AUBURN, AL - OCTOBER 15: Quindarius Carr #9 of the Auburn Tigers makes a catch against Jaylen Watkins #14 of the Florida Gators at Jordan-Hare Stadium on October 15, 2011 in Auburn, Alabama. Photo by Scott Cunningham/Getty Images)
Florida fell to Auburn, 17-6, on Saturday night. We'll look back at the game in at multiple parts: The Rapid Recap, which reacts to the game in full before a second viewing, comes first.
It is always great to be a Florida Gator. But it hasn't been harder to be a Florida Gators football fan since at least the Ron Zook Era, and perhaps longer. This is a young team with a ton of growing to do, and it doesn't have the reliable stars of 2011 like Ahmad Black and Janoris Jenkins to give fans hope. Florida's best player on Saturday night was either its kicker or its punter: Caleb Sturgis left the game with an injury and Kyle Christy dropped and then shanked a punt.
The middle of the road is where we are, right now, and it shouldn't be a surprise that a young team with no proven quarterback, no wide receivers, no consistency on the offensive line, and no go-to cornerback struggles on the road in the SEC. It's surprising that Urban Meyer left his briefly peerless program in this state, and that Will Muschamp, Charlie Weis, and Dan Quinn aren't better at turning table scraps into passable meals.
How Florida Lost
Florida fell behind 7-0 in the first quarter after a blown call on a Chris Rainey muffed punt; Rainey waved for a fair catch and was pretty clearly interfered with, but the call on the field in that case couldn't be overturned, because a lack of penalty isn't reviewable. Auburn used the best field position it would get all night to score a touchdown when an offsides turned a third down into a free play and Barrett Trotter found DeAngelo Benton, who beat Cody Riggs on a jump ball. Florida never led, and was forced to try for a touchdown instead of kicking a field goal late because of this sequence. The overwhelming majority of Florida's loss was its own doing, but Auburn got two big blown calls from an officiating crew that made many head-scratching decisions.
Lerentee McCray has been one of the better things about the Florida defense in 2011, and he flies around like few Florida linebackers of recent vintage; I think you might have to go back to the 2006 defense, and either Brandon Siler or Earl Everett, to find a guy who is like McCray. He had three solo tackles last night, a season high.
Dominique Easley got the first sack of his Florida career by bull-rushing an offensive lineman into the quarterback and knocking him down. That, combined with the otherwise excellent night he had up front, made him the star of a defensive line that rebounded well from two weeks of being shut down by excellent offensive lines.
Weis' overall gameplan was lamentable and far too reliant on Rainey's eye for the big play, but he did make two superb micro-level decisions. Using Trey Burton as an option quarterback requires defenses to respect him as a running threat and a pitchman, and produced small doses of momentum; calling a flea-flicker from midfield that got Jordan Reed wide open despite what some on Twitter called defensive holding on him on the play was just genius, and Jeff Driskel badly overthrowing Reed was maybe the biggest missed opportunity of the night.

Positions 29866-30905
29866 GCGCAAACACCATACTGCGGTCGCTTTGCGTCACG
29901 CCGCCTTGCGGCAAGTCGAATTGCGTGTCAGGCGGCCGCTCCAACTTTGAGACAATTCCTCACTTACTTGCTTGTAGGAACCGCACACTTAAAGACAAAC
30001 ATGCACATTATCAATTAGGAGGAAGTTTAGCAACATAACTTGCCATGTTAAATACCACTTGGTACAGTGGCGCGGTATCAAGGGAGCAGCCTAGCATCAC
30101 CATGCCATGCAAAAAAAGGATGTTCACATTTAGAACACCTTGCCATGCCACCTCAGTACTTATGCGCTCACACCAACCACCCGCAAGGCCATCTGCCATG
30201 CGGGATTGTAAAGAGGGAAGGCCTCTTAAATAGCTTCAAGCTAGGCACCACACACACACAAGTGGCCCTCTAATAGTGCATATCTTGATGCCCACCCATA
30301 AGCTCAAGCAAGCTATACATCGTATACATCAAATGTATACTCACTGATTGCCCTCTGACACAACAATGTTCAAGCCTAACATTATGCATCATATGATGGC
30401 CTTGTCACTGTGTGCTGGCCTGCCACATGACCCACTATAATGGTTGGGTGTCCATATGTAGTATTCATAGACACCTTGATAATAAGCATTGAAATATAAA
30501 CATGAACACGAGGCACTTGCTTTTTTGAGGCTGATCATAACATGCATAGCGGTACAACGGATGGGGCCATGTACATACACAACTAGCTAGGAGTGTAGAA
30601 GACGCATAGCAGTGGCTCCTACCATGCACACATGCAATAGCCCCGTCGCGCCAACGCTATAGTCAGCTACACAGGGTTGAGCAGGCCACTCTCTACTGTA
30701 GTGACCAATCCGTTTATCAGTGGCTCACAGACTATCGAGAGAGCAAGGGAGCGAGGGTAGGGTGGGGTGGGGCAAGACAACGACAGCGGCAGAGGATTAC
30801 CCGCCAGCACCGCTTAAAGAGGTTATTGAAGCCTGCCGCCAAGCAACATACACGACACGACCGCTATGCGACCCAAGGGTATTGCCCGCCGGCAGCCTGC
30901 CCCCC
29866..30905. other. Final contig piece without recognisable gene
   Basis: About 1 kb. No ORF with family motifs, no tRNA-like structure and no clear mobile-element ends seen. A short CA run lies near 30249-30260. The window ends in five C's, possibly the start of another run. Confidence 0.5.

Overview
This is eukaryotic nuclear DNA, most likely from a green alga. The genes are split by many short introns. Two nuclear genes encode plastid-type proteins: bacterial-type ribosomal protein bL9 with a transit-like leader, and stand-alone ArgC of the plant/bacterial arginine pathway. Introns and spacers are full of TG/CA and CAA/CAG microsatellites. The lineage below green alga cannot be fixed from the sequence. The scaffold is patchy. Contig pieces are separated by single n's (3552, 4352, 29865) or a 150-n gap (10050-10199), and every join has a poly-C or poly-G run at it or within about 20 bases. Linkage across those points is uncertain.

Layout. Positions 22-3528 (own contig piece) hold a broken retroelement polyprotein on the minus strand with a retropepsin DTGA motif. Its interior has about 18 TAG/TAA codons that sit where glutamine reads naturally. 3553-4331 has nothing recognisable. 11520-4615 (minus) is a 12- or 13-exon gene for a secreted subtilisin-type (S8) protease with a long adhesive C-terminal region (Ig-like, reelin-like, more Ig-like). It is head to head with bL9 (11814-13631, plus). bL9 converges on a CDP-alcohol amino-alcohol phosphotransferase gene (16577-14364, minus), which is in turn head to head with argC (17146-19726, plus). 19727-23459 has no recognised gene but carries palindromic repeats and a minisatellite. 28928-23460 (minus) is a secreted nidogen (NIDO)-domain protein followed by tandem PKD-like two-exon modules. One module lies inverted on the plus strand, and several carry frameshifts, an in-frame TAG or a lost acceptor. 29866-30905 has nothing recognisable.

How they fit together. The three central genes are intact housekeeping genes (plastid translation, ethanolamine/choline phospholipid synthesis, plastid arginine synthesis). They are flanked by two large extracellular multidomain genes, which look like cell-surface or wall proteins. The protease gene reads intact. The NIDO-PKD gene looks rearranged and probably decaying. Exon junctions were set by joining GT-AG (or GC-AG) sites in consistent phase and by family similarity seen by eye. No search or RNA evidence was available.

Muschamp laying into the refs after the indefensible missed call on the muffed punt is the latest demonstration of the sort of intensity that recruits notice. The purpose of berating the refs in that instance is two-fold: It motivates players and reinforces what referees will do for the rest of the night. (I think riding refs rarely improves how they call the game, but I doubt it hurts to say "Call that s--t on them, too!") Needing to take a timeout after his tirade wasn't ideal, but Muschamp made his feelings known, and the officials went on to do a poor job overall, flagging Auburn for phantom penalties and missing a pass interference that would have wiped out a big Tigers play.
Sturgis is a reliable kicker. It's nice to have one of tho ... oh, wait, he's hurt.
Florida's defense, as a whole, did good, hard work for much of the night. There are still infinitely frustrating offsides penalties that need to stop, and there's still a remarkable flaccidity up the middle that Auburn refused to exploit. But the defense limited Auburn to 4.7 yards per play and just 3.6 yards per rush, and the passing game's lone big play came on what should have been called pass interference for the stiff-arm Quindarius Carr gave Jaylen Watkins in coverage. This isn't the 2007 defense; it has more talent and a better secondary, and it tightened up in pursuit without the apparently injured Ronald Powell. And limiting Auburn to 17 points and one third down conversion in 13 tries at Jordan-Hare isn't nothing.
Jacoby Brissett threw an interception on his first series that was the result of a bad decision and amounted to an excellent punt. Strip away that pick, and he was five for nine for 45 yards. That's bad enough to get benched for a quarterback who a) demonstrated less pocket presence, b) threw for fewer yards per attempt than Brissett, and c) required the burning of his potential medical redshirt to be inserted?
Frankie Hammond had four catches for a mere 40 yards, but those four catches were the most a Florida wide receiver has had in a game this year. Hammond won't make many big plays. but even medium plays from the Gators' receiving corps would be an upgrade on the minimal production we've seen.